TULSA, Okla.--(Williams’ (NYSE: WMB) board of directors has approved a regular dividend of $0.33875 on the company’s common stock, payable March 25, 2013, to holders of record at the close of business on March 8.)--
The first-quarter 2013 dividend is an increase of $0.01375, or 4.2 percent, over the previous quarterly dividend of $0.325 per share. The new amount is an increase of $0.08, or 30.9 percent, over the first-quarter 2012 dividend.
The increased dividend is consistent with the company’s previously announced plan to increase its dividend more frequently – with increases every quarter.
The company continues to expect the full-year dividend it pays shareholders in each 2013 and 2014 to increase by 20 percent – to $1.44 and $1.75 per share, respectively. Williams’ full-year dividend for 2012 was $1.20 per share.
The expected quarterly increases in Williams’ dividend are subject to quarterly approval of Williams’ board of directors.
Williams has paid a common stock dividend every quarter since 1974.
About Williams (NYSE: WMB)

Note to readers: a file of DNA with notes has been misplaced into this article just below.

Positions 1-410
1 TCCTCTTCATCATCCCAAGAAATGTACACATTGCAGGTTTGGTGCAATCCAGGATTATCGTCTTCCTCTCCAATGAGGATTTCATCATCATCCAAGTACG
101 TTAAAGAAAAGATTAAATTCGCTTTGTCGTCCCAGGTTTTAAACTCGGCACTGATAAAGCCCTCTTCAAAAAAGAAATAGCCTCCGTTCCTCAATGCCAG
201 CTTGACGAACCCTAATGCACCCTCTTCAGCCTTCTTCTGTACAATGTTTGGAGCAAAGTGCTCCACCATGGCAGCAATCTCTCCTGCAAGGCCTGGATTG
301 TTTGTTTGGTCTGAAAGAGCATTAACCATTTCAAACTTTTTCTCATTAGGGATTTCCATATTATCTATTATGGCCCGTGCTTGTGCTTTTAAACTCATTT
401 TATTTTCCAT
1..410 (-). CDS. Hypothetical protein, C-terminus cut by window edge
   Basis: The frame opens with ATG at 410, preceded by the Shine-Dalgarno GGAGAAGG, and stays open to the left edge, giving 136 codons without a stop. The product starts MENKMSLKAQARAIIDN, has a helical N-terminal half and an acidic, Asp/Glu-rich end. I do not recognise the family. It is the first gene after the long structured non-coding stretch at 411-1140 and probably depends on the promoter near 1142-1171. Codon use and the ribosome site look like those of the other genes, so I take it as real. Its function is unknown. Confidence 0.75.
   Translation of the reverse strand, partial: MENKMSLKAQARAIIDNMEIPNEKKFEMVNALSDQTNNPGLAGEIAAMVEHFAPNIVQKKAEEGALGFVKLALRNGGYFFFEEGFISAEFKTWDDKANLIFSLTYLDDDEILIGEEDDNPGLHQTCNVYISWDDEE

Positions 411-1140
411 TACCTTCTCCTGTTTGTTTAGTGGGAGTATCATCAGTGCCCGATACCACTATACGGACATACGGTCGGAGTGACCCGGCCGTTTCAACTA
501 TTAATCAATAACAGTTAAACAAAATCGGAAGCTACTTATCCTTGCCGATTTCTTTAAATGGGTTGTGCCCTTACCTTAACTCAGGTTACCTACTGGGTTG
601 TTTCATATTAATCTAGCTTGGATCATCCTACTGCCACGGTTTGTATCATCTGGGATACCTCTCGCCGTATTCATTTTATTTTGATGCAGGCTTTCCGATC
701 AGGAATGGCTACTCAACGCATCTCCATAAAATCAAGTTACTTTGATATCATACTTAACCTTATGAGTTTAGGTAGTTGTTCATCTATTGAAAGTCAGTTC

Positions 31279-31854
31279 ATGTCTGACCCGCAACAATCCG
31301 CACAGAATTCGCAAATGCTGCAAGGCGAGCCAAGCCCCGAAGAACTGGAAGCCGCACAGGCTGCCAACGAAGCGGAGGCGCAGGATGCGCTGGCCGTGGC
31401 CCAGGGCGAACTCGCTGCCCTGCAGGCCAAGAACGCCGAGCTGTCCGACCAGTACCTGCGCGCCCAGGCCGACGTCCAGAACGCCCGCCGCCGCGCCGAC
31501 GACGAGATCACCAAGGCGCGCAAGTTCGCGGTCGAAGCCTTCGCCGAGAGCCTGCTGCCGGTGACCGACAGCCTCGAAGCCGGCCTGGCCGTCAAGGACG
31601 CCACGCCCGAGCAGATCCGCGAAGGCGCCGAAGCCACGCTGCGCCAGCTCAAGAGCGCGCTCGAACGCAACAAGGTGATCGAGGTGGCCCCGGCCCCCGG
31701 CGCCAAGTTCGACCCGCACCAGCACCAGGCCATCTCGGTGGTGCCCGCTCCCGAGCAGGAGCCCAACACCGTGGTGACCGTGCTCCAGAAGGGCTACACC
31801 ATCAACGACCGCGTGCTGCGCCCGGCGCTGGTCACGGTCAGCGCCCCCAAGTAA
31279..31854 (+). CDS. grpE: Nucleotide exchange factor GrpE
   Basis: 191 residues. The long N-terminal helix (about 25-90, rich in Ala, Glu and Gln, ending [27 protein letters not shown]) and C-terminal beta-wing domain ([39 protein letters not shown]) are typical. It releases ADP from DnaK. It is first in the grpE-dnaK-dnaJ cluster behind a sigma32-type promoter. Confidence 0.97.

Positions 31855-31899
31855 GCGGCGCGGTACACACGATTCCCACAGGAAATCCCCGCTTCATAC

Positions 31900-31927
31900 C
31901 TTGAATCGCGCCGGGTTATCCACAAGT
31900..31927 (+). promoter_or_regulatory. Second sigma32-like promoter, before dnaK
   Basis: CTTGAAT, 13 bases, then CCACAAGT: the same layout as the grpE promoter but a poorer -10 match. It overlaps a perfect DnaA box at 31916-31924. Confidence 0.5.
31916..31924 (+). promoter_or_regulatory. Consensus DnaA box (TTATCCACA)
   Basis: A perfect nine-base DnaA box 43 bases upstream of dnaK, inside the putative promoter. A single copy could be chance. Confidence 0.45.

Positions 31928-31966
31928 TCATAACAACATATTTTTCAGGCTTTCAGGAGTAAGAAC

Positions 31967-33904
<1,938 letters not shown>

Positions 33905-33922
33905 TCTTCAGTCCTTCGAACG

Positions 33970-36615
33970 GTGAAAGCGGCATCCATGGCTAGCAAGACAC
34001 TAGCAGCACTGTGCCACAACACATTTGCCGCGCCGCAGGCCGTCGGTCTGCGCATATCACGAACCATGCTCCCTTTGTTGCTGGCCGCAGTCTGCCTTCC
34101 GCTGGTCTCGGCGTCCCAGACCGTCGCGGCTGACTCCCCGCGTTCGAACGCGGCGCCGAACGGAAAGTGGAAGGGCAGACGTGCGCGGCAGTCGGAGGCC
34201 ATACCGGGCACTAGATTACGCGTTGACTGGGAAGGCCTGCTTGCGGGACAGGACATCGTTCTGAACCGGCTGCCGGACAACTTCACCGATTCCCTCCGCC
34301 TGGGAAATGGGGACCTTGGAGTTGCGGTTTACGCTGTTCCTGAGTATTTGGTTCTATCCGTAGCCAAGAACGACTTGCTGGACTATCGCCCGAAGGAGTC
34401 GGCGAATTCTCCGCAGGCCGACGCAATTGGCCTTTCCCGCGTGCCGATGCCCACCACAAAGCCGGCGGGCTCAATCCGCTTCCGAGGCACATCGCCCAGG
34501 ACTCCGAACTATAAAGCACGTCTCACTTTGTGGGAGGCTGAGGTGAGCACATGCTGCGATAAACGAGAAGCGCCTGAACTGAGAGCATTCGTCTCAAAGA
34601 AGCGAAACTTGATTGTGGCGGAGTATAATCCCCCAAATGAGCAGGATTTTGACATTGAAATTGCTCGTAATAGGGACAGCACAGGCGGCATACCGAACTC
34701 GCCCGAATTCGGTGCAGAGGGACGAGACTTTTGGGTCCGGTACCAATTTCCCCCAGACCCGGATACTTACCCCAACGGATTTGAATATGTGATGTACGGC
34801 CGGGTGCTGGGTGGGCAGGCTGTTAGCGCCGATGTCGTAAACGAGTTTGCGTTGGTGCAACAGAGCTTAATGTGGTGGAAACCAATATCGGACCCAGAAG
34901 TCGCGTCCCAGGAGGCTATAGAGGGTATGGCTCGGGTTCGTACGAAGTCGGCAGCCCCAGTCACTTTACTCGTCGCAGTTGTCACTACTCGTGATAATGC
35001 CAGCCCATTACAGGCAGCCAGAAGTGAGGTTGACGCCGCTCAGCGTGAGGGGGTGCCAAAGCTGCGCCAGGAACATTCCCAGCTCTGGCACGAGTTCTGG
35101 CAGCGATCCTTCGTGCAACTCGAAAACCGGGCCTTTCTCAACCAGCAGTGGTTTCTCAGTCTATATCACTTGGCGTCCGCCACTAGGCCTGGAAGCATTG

Williams is one of the leading energy infrastructure companies in North America. It owns interests in or operates 15,000 miles of interstate gas pipelines, 1,000 miles of NGL transportation pipelines, and more than 10,000 miles of oil and gas gathering pipelines. The company’s facilities have daily gas processing capacity of 6.6 billion cubic feet of natural gas and NGL production of more than 200,000 barrels per day. Williams owns approximately 70 percent of Williams Partners L.P. (NYSE: WPZ), one of the largest diversified energy master limited partnerships. Williams Partners owns most of Williams’ interstate gas pipeline and domestic midstream assets. The company’s headquarters is in Tulsa, Okla. For more information, visit www.williams.com, where the company routinely posts important information.
Portions of this document may constitute “forward-looking statements” as defined by federal law. Although the company believes any such statements are based on reasonable assumptions, there is no assurance that actual outcomes will not be materially different. Any such statements are made in reliance on the “safe harbor” protections provided under the Private Securities Reform Act of 1995. Additional information about issues that could lead to material changes in performance is contained in the company’s annual reports filed with the Securities and Exchange Commission.